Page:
As a reviewer, I have to be objective and review what I saw, with that in mind… There was a part in the show where Fee was going to read a story to us out of National Geographic Magazine. (“Wild Women of Wongo”). As he sat down on a bench to read to us, and while holding a glass of what appeared to be scotch, he fell backwards and tumbled to the ground in front of Prairie‘s drum kit. Fee is not a spring chicken anymore, but the 71-year-old, held onto his drink and with a little help was back on his feet. This time he found a chair, sat and read/sang the story. When he concluded, he rose to his feet, took off his shirt and dropped his trousers to his ankles to unveil to us all, that underneath he was wearing a jungle print leotard. Despite the fall, he did not miss a beat. He walked off-stage to complete another costumer change, while Prairie, hit us with that drum solo I mentioned earlier. When Fee returned he did so in a Bob Mackie original suit, commissioned, according to him, by Cher. It was a purple and black stripped jacket with pants to match. A couple of the female fans in front of Fee could not help themselves and belted out how much they loved the suit. In this suit, the band gave us “Tip of My Tongue”, “Fantastic Delusion”, “Theme Park” and “Outside Lookin’ Inside”. It was now time for another quick change, and when Fee returned he did so as a 50s Elvis type character. He and the band performed an Elvis cover, “Trouble” as well as “What Do You Want From Life” and “Tubes World Tour”. Once again, another costume change, but this time he didn’t leave the stage. The lights went down, and he took off his jacket and shirt, and put on a bondage mask and a flashlight. With a flashlight providing the only lighting, he screamed out “Mondo Bondage”. It was actually a pretty cool version and the visuals, or lack there-of, was perfect.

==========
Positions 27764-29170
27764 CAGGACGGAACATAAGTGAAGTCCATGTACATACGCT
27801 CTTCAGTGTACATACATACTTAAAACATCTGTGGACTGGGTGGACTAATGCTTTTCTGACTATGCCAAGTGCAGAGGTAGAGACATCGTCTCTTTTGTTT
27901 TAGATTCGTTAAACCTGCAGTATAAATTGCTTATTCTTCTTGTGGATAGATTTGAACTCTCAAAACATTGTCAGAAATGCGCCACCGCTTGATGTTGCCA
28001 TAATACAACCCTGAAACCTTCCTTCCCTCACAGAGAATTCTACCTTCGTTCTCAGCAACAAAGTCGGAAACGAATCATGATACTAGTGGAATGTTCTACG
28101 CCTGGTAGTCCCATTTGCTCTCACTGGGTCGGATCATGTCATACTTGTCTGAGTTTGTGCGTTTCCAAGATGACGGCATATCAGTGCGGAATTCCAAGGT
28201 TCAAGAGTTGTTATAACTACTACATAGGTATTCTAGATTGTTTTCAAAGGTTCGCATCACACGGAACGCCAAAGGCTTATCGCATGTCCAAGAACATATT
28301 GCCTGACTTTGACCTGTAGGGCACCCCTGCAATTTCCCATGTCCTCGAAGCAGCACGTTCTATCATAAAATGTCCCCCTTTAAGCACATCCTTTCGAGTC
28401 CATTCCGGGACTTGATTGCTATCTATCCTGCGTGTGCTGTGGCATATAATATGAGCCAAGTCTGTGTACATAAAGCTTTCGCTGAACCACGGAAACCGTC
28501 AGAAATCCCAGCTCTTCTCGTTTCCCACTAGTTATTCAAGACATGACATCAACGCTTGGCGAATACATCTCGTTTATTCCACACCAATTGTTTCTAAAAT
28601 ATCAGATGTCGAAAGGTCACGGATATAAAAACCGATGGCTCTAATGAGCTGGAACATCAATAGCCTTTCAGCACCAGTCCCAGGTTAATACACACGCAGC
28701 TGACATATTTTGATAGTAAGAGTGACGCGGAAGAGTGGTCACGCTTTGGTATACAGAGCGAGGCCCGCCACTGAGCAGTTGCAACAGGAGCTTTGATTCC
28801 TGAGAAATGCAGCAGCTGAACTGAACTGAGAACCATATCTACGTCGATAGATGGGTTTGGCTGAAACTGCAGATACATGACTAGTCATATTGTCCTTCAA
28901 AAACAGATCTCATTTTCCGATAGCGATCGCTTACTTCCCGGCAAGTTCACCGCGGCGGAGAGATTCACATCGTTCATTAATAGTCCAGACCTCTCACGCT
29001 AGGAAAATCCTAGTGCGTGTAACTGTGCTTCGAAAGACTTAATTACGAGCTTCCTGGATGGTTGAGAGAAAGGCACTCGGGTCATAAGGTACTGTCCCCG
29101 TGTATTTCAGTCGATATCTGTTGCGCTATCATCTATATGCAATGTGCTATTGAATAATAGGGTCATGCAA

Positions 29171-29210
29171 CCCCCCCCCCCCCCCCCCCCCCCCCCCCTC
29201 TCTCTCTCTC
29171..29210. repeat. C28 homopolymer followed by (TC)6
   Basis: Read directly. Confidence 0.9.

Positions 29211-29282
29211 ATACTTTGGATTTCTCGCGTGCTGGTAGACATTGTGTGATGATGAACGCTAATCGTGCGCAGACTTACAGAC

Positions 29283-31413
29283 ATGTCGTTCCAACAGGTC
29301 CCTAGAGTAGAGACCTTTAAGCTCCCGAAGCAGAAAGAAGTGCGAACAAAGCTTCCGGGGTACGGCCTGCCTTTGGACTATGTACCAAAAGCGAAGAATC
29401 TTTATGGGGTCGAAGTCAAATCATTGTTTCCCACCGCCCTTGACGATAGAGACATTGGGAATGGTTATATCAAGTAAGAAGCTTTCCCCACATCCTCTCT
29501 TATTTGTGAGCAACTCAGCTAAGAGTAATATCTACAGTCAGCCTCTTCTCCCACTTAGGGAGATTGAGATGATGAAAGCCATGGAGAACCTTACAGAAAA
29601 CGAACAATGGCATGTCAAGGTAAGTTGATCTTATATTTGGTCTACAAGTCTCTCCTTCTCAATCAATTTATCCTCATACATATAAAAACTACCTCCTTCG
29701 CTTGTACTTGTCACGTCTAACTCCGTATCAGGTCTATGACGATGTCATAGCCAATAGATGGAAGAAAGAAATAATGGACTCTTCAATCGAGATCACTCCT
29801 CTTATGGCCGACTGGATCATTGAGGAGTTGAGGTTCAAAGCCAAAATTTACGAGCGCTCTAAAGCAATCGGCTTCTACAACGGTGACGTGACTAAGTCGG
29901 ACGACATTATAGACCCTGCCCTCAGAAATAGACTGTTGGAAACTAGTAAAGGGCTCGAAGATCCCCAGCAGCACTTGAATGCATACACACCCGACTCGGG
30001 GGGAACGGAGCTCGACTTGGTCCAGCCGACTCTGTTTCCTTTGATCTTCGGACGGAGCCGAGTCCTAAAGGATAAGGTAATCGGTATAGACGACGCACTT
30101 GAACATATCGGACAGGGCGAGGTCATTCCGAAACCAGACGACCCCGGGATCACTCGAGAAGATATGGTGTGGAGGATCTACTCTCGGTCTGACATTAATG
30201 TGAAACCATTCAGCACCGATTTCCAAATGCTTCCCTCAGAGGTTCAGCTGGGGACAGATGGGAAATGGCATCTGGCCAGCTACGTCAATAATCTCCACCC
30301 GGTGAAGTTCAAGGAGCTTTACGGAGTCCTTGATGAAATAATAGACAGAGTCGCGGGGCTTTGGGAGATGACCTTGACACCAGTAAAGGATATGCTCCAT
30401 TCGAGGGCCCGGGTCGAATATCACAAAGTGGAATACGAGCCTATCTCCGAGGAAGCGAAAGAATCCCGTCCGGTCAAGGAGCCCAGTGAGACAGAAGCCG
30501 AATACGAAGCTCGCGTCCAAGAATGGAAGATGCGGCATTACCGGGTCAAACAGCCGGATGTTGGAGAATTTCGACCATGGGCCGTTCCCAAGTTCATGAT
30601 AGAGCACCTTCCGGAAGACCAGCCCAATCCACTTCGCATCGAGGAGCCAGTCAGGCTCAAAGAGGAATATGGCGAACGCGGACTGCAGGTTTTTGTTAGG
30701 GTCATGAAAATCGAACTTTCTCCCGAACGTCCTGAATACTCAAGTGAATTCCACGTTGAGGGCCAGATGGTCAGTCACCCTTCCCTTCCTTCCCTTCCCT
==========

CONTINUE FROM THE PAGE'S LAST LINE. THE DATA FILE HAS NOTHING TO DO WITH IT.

When he left the stage again, Roger got to perform and sing. Fee was off-stage for an extended period of time, to the point where Roger had to ask if he was ready yet. This could mean only one thing. It was time for Quay Lewd. For those of you who don’t know, Quay is a British Glam-Rock superstar based on David Johansen of New York Dolls fame. He wears 18-inch stacks and dawns a pair of glasses that spell out the word QUAY. He comes out with a nurse and is led to the microphone, because of course Quay is a bit “under the weather” if you know what I mean. Quay is there for two reasons. Reason 1: “I Was a Punk Before You Were a Punk”, and reason 2: “White Punks on Dope”. Quay left the stage to deafening applause and the rest of the band followed, it was then the chanting from the crowd began. Tubes, Tubes, Tubes….
The band returned, this time Fee was just simply….Fee. They gave a 2 song encore that started with a Beatles cover of “I Saw Her Standing There “ and their 1981 The Completion Backwards Principle hit, “Talk To Ya Later”. Before leaving the stage for good, the band bowed and Fee invited everyone to the back room for a meet and greet, just in case you wanted to shake hands.
Huge shout out to Barnato. They did and always do an amazing job to accommodate us photographers. They are always organized, professional and cordial. We, at Go Venue Magazine, always enjoy shooting there.
She’s a Beauty – No Not Again – Out of the Business – The Monkey Time – Glasshouse – Wild Women of Wongo – Drums (including drum solo) – Tip of My Tongue – Fantastic Delusion – Theme Park – Outside Lookin’ Inside – Trouble (Elvis Presley cover) – What Do You Want From Life – Tubes World Tour – Mondo Bondage – Rogers Choice – I Was a Punk Before You Were a Punk – White Punks on Dope
I Saw Her Standing There (The Beatles cover) – Talk to Ya Later
Follow our socials, only take a second and is free by finding us on:
Facebook | Twitter | Instagram